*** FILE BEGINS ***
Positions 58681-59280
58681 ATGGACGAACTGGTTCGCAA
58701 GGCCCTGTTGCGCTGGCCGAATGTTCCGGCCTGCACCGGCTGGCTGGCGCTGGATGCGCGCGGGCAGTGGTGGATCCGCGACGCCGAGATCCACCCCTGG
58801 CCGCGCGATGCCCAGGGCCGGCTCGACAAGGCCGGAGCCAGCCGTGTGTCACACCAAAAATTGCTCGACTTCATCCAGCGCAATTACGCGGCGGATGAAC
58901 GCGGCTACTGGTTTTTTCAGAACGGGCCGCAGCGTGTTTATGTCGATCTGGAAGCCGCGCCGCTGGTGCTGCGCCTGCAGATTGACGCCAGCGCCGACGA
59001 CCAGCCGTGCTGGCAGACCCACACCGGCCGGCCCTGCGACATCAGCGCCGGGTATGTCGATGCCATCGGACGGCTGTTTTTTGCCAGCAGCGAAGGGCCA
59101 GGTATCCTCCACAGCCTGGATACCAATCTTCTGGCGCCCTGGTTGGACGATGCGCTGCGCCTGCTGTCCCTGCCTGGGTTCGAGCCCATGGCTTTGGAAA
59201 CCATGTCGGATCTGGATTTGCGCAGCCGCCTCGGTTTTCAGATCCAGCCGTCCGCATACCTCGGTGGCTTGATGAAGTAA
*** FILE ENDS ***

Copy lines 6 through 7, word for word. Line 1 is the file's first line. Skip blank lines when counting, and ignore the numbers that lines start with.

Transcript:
59001 CCAGCCGTGCTGGCAGACCCACACCGGCCGGCCCTGCGACATCAGCGCCGGGTATGTCGATGCCATCGGACGGCTGTTTTTTGCCAGCAGCGAAGGGCCA
59101 GGTATCCTCCACAGCCTGGATACCAATCTTCTGGCGCCCTGGTTGGACGATGCGCTGCGCCTGCTGTCCCTGCCTGGGTTCGAGCCCATGGCTTTGGAAA